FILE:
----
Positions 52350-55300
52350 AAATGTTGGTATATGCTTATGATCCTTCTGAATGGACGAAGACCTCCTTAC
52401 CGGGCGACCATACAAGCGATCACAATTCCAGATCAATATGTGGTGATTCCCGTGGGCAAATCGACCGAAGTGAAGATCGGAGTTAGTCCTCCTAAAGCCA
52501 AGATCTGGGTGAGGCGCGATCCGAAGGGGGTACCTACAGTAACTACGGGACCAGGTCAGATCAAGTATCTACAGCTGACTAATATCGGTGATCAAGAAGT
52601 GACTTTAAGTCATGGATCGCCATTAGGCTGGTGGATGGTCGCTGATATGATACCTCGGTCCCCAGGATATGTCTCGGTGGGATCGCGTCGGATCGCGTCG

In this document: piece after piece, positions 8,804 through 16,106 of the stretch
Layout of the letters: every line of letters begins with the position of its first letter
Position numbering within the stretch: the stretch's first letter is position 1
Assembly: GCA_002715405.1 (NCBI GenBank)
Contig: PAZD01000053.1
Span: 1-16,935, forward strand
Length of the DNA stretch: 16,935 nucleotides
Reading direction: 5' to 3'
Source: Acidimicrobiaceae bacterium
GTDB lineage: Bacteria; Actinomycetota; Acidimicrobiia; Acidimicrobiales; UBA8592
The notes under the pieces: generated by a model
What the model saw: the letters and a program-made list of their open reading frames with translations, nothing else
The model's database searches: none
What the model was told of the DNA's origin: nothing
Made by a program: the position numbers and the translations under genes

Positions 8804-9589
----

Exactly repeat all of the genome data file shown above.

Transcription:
Positions 52350-55300
52350 AAATGTTGGTATATGCTTATGATCCTTCTGAATGGACGAAGACCTCCTTAC
52401 CGGGCGACCATACAAGCGATCACAATTCCAGATCAATATGTGGTGATTCCCGTGGGCAAATCGACCGAAGTGAAGATCGGAGTTAGTCCTCCTAAAGCCA
52501 AGATCTGGGTGAGGCGCGATCCGAAGGGGGTACCTACAGTAACTACGGGACCAGGTCAGATCAAGTATCTACAGCTGACTAATATCGGTGATCAAGAAGT
52601 GACTTTAAGTCATGGATCGCCATTAGGCTGGTGGATGGTCGCTGATATGATACCTCGGTCCCCAGGATATGTCTCGGTGGGATCGCGTCGGATCGCGTCG

In this document: piece after piece, positions 8,804 through 16,106 of the stretch
Layout of the letters: every line of letters begins with the position of its first letter
Position numbering within the stretch: the stretch's first letter is position 1
Assembly: GCA_002715405.1 (NCBI GenBank)
Contig: PAZD01000053.1
Span: 1-16,935, forward strand
Length of the DNA stretch: 16,935 nucleotides
Reading direction: 5' to 3'
Source: Acidimicrobiaceae bacterium
GTDB lineage: Bacteria; Actinomycetota; Acidimicrobiia; Acidimicrobiales; UBA8592
The notes under the pieces: generated by a model
What the model saw: the letters and a program-made list of their open reading frames with translations, nothing else
The model's database searches: none
What the model was told of the DNA's origin: nothing
Made by a program: the position numbers and the translations under genes

Positions 8804-9589